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One of the Beaufort Water Festival's oldest traditions came back with a bang this year as the crews of 11 local vessels danced, sang and swashbuckled their way through the blessing of the fleet to compete for the prize of the best decorated boat.
The 56th annual, 10-day event culminated Sunday afternoon at Henry C. Chambers Waterfront Park. Locals and visitors gathered on the seawall to watch the festival's blessing of the fleet. Meanwhile, volunteers worked to remove fencing and to dismantle the main stage while watching the ceremonial passing of the "torch" from this year's festival commodore, Bob Bible, to next year's elected leader, John Gentry.
Led by the South Carolina Department of Natural Resources boat The Silver Crescent -- with Bible and other festival staff on deck -- about 25 vessels made the first pass along the Waterfront Park seawall to remember those who have lost their lives on the water.
The Rev. Paul MacNeil, pastor of St. Peter Catholic Church of Beaufort, read Psalm 8, the blessing for a ship or boat, and then blessed each passing vessel. John boats, pleasure crafts, trawlers and even a tiny, remote-control speed boat were sprinkled with holy water.
"The ocean provides so much importance to us ... it's a playground for so many of us in God's garden," MacNeil said.
On the second pass, Bible welcomed Gentry and his wife, Jan, and the crews of the competing vessels amped up the music and turned on the charm for the judges. Eleven vessels entered the contest to determine the best-decorated boat in three categories.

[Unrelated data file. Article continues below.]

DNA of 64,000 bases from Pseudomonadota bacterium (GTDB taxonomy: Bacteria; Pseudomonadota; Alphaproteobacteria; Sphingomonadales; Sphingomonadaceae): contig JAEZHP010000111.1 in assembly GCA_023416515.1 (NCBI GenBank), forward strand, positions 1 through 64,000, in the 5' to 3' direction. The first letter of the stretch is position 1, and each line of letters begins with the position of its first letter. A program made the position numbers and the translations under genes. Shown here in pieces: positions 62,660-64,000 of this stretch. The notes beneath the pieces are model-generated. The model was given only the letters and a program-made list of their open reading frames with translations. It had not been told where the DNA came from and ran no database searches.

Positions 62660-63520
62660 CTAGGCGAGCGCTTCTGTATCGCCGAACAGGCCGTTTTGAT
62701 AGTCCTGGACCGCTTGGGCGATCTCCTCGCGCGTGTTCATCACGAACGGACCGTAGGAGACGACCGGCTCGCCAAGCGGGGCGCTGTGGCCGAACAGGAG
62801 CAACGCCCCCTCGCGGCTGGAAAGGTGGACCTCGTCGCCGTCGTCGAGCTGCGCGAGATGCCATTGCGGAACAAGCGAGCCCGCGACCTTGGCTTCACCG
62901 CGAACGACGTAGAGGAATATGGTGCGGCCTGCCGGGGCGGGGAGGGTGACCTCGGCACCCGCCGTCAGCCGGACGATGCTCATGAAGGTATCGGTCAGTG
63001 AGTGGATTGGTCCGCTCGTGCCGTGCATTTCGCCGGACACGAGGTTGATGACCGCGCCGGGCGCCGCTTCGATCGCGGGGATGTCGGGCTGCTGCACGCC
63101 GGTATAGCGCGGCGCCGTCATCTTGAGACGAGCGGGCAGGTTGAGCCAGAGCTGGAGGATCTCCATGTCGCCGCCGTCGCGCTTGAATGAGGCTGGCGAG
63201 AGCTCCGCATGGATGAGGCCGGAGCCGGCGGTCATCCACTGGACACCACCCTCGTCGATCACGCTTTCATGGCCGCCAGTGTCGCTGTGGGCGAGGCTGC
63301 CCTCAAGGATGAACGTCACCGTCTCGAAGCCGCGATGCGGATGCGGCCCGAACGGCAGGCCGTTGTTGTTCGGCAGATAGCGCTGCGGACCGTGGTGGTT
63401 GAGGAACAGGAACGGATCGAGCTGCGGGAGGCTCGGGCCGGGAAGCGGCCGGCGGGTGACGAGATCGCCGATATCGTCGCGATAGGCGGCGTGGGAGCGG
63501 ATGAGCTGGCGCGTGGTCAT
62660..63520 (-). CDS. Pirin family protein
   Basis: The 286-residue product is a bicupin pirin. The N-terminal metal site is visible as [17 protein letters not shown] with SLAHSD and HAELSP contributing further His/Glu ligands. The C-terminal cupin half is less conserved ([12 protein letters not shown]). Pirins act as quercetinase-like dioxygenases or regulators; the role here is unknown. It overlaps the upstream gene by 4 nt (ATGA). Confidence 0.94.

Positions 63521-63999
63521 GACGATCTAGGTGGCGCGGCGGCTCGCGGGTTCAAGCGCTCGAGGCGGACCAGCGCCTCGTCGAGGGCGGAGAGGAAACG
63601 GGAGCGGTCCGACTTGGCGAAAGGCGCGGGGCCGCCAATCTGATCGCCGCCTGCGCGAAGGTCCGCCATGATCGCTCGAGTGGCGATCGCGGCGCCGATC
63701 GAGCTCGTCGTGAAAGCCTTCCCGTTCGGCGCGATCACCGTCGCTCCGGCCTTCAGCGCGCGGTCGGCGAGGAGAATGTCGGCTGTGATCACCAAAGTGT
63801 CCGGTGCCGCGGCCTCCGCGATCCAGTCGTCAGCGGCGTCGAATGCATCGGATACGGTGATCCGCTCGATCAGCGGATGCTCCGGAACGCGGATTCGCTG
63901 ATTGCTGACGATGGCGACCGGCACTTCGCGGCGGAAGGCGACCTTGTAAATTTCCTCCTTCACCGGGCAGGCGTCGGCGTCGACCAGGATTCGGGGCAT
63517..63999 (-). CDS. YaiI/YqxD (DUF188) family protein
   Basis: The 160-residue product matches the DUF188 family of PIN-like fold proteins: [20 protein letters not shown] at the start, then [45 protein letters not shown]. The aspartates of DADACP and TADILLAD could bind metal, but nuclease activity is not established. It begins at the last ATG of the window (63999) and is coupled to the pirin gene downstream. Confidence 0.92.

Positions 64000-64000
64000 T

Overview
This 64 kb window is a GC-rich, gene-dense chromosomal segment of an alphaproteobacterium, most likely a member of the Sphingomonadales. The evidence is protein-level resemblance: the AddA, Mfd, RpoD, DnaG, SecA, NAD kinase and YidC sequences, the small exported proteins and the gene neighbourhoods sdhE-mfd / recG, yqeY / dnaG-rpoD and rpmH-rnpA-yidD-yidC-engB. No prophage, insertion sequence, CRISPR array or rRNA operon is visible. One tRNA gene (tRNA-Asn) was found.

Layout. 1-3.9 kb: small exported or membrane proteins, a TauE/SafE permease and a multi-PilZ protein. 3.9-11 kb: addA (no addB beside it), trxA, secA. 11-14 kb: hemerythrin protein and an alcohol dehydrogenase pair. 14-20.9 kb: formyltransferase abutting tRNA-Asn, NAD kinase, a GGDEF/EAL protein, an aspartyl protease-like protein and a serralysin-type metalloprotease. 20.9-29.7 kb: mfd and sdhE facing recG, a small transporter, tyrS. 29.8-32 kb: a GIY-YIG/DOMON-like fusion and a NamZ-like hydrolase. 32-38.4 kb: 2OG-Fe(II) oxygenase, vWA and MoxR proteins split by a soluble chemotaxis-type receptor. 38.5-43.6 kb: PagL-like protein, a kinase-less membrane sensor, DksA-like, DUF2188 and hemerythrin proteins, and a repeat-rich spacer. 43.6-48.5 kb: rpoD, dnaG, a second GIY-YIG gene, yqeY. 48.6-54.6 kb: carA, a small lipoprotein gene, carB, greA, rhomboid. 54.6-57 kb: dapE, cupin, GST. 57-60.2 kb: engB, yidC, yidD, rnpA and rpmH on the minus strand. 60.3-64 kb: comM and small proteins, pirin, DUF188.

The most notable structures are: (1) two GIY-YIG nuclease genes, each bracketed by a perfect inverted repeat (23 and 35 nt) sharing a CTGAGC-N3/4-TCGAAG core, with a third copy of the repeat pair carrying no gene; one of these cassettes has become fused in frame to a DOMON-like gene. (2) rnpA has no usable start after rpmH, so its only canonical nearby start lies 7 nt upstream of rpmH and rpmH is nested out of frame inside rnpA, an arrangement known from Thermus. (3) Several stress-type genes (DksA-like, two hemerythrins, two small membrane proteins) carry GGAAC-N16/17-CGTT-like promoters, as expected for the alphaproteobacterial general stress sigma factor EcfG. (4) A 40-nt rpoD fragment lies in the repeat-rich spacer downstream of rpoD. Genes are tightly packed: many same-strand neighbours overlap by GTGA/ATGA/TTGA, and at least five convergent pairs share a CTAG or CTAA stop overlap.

The trawler 'Lil Hoss, owned by George White, was packed with crew members dressed as pirates with banners and flags celebrating "300 years of pirate history in Beaufort."
Their enthusiasm and a blast from the ship's cannon cinched it.
For the second year in a row, 'Lil Hoss and its crew took home two $100 checks -- one for the best-decorated commercial boat and another for being named the judges' favorite.
The trawler Chancy James won best decorated pleasure vessel when no other non-commercial vessels entered the contest, organizer Dan Thompson said.
The trawler and its cohort Gracie Belle, both owned by the Reaves family, are named after Craig Reaves' grandparents. Both crafts were manned by family members and children from local congregations, including members of the Shell Point Baptist Church's youth group, Reaves said. Gracie Belle featured religious and historical decor.
"Over the years, we've done a variety of themes, but we always have a clear message presenting the gospel," Reaves said. "We look forward to the festival every year because we like to support the community and in turn, the event really helps the community."
Not long after finishing some of his last duties as commodore, Bible reflected on the week he said "couldn't have gone better." He thanked the volunteers for their dedication and the weather for cooperating.
"We were blessed with great weather and I think most of the events were well received by the public," Bible said. "I think the next crew is ready to take charge. I really wouldn't change a thing."
Follow staff writer Cassie Foss at twitter.com/LCBlotter.